Julian Assange and Edward Snowden

Edwatd Snowden seemed to be just a guy who believed that the Constitution of the United States was being violated by its very government.

Chris has thought about Julian Assange a lot more than I have:

What drove Julian Assange to start WikiLeaks? Do you think he’s white, gray or black hat? Has your opinion of Assange or Snowden changed at all due to the leaks and Russian involvement?

I’m going to assume Assange started Wikileaks for the reason he said he started it. From a recent Bloomberg story I can’t locate presently:

“A decade ago, when Assange founded WikiLeaks, it was a very different organization. As Raffi Khatchadourian reported in a 2010 New Yorker profile, Assange told potential collaborators in 2006, ‘Our primary targets are those highly oppressive regimes in China, Russia and Central Eurasia, but we also expect to be of assistance to those in the West who wish to reveal illegal or immoral behavior in their own governments and corporations.’ Continue reading “Julian Assange and Edward Snowden”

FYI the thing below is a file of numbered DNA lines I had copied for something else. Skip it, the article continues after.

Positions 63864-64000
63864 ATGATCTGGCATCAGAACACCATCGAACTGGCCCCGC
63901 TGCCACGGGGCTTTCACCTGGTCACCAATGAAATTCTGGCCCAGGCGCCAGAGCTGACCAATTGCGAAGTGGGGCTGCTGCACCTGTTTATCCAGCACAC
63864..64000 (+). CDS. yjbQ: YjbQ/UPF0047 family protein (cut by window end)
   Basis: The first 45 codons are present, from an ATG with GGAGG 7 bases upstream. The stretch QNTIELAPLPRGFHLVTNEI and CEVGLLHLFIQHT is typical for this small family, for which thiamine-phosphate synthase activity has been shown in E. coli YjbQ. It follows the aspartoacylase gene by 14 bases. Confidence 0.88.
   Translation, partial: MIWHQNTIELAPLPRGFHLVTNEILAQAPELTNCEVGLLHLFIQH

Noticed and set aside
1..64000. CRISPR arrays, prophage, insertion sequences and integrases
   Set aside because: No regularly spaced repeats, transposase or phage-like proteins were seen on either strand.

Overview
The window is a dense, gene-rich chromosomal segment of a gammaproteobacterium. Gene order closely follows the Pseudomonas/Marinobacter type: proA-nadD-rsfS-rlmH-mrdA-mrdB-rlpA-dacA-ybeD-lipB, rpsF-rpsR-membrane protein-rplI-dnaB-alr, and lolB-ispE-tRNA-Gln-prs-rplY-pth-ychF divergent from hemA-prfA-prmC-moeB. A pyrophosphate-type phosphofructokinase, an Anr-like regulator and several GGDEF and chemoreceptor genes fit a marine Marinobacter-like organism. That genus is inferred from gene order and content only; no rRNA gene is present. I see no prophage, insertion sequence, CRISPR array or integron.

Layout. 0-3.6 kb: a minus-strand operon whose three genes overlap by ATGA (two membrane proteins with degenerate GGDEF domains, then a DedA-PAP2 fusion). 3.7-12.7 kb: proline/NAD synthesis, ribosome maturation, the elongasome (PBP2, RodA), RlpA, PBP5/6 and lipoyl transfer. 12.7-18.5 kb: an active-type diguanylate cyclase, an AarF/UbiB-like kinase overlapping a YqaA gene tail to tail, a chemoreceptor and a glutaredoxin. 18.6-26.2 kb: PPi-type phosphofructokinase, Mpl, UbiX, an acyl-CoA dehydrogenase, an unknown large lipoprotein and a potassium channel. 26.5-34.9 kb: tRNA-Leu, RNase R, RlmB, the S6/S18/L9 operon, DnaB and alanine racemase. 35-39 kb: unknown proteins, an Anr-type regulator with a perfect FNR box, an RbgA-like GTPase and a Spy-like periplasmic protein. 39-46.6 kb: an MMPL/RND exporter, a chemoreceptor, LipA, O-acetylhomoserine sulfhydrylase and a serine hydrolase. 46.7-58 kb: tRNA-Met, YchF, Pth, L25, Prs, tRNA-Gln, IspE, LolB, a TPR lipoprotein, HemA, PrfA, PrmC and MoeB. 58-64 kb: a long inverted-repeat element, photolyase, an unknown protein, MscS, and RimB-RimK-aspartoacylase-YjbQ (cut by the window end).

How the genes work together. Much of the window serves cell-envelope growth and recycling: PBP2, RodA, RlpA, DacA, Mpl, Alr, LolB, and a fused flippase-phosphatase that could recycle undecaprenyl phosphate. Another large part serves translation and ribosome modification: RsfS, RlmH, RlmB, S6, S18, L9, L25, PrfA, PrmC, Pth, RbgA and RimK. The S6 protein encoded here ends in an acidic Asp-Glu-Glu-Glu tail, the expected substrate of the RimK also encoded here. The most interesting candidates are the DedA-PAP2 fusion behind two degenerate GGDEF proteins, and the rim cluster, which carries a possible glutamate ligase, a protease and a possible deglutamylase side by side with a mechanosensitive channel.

Baseball bans, Edward Snowden, and other things

Geoffrey Lewis was the classic character actor.

ShoelessJoeJacksonThe new Major League Baseball commissioner Rob Manfred is revisiting Pete Rose’s lifetime ban from baseball. Clearly one of the greatest players in the game, with more base hits than anyone, Rose was banished from the sport by the late Commissioner A. Bartlett Giamatti for wagering on baseball.

But as the Wall Street Journal noted: “The rules were put in place to prevent cheating, not betting. And cheating is something that no thinking person, then or now, has suggested Pete Rose would do.”

While he’s at it, I’d like the commissioner to reexamine Continue reading “Baseball bans, Edward Snowden, and other things”

To boycott or not to boycott; that is the question

The traditional idea that international sports events should be a place to create cooperation through competition is damaged by boycotts, as are the athletes that have trained for years for the opportunity to participate.

There is a movement to have the United States and other nations boycott the Winter Olympics in Sochi, Russia in 2014, and I’m a bit conflicted about it.

One group wants to boycott because of the country’s highly repressive new law banning any speech that equates the social status same-sex relationships with heterosexual ones. I agree with the intent of the boycott in this case. But we’ve had Olympics in repressive regimes before; the dissidents in Beijing were just locked away for the Summer Olympics in 2008, and let’s not even talk about Tibet.

Another group wants to boycott because Russia has given sanctuary to Edward Snowden, the leaker of all that NSA classified information Continue reading “To boycott or not to boycott; that is the question”